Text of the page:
The TUG can be seen as indicator of overall health in older adults and be helpful in the decision-making process. In this group of patients, other domains in addition to the physical one, need to be evaluated prior to surgical treatment [43]. Besides mortality, disability and lack of independence seem to impact patients with cancer more than the cancer prognosis per se [44]. In a survey by the Macmillan cancer support group in the UK for the older retired group of patients, continued independence was just as important as maintaining health [45]. In addition, Robinson and al found significantly higher rates of institutionalization (67%) in the group of patients with an impaired TUG (≥15 sec) compared to institutionalization rates (40%) of the group with a normal TUG (< 10 sec) [38]. Therefore, besides the effects of physical performance on outcomes such as complications and mortality, patient related-outcomes such as daily functioning and quality of life should be investigated in future studies too.

In addition to the TUG as a tool to aid the preoperative decision-making process, it might also indicate who can be in need of specialized rehabilitation postoperatively. Patients with an impaired TUG may have more difficulties restoring preoperative levels of physical functioning, because low fitness and/or low energy reserves make early mobilization more difficult. Also, malnourishment, sarcopenia and/or cachexia make these patients more vulnerable duo to a reduced capacity to increased demands for recovery of oncologic surgery [46]. Also, in older patients, early mobilization and enhanced recovery after surgery has been studied extensively and can be applied safely, with benefits such as reducing the occurrence of complications [47, 48]. A multidisciplinary approach, for example together with the experience of the geriatric department, is essential to achieve for example the encouragement to start early mobilizing and good nutrition and therefore recovery of surgery in this group of patients [47].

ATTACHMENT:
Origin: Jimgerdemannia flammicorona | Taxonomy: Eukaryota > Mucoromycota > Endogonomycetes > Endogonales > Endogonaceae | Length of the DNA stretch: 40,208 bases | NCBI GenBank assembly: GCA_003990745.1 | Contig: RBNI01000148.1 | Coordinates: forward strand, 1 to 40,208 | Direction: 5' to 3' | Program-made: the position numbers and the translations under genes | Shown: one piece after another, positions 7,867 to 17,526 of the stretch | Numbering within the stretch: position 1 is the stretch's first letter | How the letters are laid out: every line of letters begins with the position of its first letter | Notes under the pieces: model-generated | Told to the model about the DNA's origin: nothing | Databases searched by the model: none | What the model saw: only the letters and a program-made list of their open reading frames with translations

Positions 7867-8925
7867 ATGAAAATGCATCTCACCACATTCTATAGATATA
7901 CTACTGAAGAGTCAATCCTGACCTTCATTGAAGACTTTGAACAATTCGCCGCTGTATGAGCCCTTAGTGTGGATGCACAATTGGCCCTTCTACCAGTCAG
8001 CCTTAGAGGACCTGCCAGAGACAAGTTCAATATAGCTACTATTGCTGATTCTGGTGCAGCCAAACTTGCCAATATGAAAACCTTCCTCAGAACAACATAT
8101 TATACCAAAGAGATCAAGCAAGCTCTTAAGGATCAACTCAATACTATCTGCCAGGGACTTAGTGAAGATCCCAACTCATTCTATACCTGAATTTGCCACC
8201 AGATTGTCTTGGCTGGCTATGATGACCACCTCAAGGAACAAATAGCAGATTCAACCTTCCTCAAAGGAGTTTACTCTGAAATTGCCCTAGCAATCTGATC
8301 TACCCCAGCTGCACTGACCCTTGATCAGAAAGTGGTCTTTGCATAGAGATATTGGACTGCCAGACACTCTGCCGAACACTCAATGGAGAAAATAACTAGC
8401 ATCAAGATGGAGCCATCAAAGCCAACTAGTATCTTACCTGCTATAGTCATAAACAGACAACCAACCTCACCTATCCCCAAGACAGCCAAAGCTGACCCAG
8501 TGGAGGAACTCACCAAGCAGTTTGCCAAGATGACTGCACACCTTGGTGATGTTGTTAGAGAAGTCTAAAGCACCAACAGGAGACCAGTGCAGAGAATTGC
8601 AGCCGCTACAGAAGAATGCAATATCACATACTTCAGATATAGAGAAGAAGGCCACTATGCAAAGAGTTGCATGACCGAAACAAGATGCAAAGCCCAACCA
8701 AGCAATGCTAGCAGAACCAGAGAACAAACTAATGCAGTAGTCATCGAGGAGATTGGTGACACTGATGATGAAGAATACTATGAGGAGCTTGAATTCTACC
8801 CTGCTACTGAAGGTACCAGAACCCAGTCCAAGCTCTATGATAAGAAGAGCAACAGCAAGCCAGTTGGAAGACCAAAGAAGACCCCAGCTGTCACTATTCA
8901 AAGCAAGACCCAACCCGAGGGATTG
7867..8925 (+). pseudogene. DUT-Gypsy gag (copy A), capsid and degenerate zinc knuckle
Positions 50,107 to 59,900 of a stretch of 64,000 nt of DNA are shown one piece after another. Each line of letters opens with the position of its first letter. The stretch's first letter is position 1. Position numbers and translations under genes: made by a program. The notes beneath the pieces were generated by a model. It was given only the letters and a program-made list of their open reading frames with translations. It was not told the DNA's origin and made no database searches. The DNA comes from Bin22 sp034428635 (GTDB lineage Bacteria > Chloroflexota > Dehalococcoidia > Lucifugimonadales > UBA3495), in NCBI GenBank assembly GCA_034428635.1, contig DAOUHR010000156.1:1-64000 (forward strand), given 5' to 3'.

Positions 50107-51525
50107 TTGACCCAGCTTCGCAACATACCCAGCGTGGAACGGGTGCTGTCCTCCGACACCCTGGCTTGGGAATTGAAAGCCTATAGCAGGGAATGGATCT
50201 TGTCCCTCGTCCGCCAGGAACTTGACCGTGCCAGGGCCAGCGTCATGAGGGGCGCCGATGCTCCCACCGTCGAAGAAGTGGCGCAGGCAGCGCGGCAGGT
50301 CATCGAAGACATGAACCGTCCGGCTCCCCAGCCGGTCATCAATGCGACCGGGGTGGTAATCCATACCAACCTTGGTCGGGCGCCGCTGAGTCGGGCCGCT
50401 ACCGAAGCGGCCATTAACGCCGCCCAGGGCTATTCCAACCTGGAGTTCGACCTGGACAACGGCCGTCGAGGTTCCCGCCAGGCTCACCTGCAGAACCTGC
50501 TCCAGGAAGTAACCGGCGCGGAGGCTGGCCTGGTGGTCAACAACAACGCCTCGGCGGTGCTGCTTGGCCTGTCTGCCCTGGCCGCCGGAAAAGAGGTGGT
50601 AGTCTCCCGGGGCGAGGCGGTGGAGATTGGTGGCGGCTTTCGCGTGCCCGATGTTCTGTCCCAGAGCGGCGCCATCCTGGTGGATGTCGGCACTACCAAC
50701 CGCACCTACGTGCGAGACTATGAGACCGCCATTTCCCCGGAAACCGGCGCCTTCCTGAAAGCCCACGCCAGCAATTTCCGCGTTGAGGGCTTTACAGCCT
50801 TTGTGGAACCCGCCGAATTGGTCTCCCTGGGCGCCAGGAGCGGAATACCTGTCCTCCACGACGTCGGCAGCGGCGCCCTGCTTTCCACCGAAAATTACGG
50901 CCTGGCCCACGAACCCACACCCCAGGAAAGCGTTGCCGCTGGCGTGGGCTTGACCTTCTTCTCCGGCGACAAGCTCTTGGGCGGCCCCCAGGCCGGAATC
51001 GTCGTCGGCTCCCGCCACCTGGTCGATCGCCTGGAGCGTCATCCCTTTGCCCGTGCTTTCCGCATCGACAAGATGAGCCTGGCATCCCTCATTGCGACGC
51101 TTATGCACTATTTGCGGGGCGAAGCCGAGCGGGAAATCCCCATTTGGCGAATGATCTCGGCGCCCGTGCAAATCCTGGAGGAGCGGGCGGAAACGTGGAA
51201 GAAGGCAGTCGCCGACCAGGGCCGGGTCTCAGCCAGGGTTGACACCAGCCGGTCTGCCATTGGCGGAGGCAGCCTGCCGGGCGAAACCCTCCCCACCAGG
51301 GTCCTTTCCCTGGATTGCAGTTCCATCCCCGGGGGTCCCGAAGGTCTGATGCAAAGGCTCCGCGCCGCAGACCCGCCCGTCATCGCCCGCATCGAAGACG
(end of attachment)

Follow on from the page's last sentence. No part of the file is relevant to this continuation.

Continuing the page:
As an impaired TUG as measurement of physical performance is a predictor of increased mortality after surgery, it would be interesting to know whether an impaired TUG can be reversed and if improvement in survival is possible by interventions such as prehabilitation. Recent studies suggest that enhancing physical performance prior to surgery can accelerate post-operative mobilization and -recovery and reduce mortality. In older adult in major abdominal surgery, Barberan-Garcia et al. reported a significant reduction in overall complications in the intervention arm (20 of 62 versus 38 of 63 in the control arm). Patients in the intervention arm underwent a motivational interview, high-intensity endurance training and promotion of physical activity [49]. Boden et al. reported significantly lower rates of pulmonary complications in the intervention group (27 of 218 versus 58 of 214 in the control group, adjusted HR was 0.48, 95% CI 0.20-0.75) where intervention was physiotherapy education and breathing exercise training [50]. However, meta-analysis by Daniels et al. showed no significant difference in overall complications and pulmonary complications by prehabilitation [51]. The effect of prehabilitation on physical performance was studied by Bruns et al. by a meta-analysis [11]. They found that physical performance (walking distance, respiratory endurance) was improved in the prehabilitation (all trials included cardiopulmonary aerobic exercise) group, but did not find significant reduction of postoperative complications or length of hospital stay in the prehabilitation group [11]. The effects of prehabilitation on the TUG and long-term mortality in older adults going for oncologic surgery have not been extensively studied yet. In future studies, it would be interesting to see what types of prehabilitation can improve the TUG preoperatively and improve long-term survival especially in frail older oncological patients.